DOI: 10.1107/s205225251801686x

     

  5. Elastically Flexible Crystals have Disparate Mechanisms of Molecular Movement Induced by Strain and Heat. Angewandte Chemie, International Edition 2018, 57 (35), 11325.

    Brock, A. J.; Whittaker, J. J.; Powell, J. A.; Pfrunder, M. C.; Grosjean, A.; Parsons, S.; McMurtrie, J. C.; Clegg, J. K.

    Elastically flexible crystals form an emerging class of materials that exhibit a range of notable properties. The mechanism of thermal expansion in flexible crystals of bis(acetylacetonato)copper(II) is compared with the mechanism of molecular motion induced by bending and it is demonstrated that the two mechanisms are distinct. Upon bending, individual molecules within the crystal structure reversibly rotate, while thermal expansion results predominantly in an increase in intermolecular separations with only minor changes to molecular orientation through rotation.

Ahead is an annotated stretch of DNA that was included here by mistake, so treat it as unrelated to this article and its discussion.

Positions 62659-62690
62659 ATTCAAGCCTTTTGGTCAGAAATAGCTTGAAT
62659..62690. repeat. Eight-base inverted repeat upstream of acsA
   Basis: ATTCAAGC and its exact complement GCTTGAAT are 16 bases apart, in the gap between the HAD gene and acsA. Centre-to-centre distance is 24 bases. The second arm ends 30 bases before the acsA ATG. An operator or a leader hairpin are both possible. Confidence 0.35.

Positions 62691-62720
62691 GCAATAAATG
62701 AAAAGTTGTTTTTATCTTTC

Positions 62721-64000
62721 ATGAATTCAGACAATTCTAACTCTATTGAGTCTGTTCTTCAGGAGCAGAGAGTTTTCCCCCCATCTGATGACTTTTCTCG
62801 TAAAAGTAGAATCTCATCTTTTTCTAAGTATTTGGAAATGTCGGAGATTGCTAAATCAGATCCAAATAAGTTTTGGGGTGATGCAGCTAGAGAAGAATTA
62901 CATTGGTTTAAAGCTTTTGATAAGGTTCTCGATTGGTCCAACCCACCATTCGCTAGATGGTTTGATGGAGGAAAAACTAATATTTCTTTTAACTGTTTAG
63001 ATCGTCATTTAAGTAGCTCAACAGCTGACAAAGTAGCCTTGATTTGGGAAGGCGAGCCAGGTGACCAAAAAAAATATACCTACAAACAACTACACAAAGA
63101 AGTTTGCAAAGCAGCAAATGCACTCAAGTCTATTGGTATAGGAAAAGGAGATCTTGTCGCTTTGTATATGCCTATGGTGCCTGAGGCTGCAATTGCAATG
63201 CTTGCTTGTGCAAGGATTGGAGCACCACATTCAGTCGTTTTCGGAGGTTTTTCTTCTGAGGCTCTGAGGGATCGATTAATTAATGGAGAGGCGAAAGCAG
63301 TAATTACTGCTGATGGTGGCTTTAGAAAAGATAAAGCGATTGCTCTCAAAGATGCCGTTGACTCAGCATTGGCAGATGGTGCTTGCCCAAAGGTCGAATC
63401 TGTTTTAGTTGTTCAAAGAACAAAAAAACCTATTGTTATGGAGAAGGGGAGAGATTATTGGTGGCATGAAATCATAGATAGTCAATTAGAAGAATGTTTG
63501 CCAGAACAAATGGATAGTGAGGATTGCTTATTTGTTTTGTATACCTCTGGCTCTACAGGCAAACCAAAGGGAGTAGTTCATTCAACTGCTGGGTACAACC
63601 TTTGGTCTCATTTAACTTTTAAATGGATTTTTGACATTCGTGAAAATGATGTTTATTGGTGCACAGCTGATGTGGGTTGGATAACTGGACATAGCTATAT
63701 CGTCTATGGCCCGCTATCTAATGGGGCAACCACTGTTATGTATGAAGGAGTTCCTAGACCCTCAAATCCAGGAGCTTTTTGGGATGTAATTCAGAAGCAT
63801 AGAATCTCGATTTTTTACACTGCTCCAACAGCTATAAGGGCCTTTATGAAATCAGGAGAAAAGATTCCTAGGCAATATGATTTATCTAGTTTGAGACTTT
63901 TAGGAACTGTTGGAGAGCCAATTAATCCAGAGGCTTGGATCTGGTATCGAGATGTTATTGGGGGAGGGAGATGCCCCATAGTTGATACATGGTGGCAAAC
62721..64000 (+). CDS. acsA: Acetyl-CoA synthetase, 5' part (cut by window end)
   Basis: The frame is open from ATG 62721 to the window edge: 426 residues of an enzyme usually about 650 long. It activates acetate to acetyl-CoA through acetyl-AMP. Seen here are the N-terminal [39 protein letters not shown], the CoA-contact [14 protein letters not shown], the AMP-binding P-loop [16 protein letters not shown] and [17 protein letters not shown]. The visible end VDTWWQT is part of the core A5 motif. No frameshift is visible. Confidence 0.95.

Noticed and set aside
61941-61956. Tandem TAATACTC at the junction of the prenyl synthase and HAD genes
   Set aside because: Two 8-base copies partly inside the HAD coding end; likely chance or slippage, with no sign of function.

DOI: 10.1002/anie.201806431

     

  6. Probing the origin of the giant magnetic anisotropy in trigonal bipyramidal Ni(II) under high pressure. Chemical Science 2018, 9 (6), 1551.

    Craig, G. A.; Sarkar, A.; Woodall, C. H.; Hay, M. A.; Marriott, K. E. R.; Kamenev, K. V.; Moggach, S. A.; Brechin, E. K.; Parsons, S.; Rajaraman, G.et al.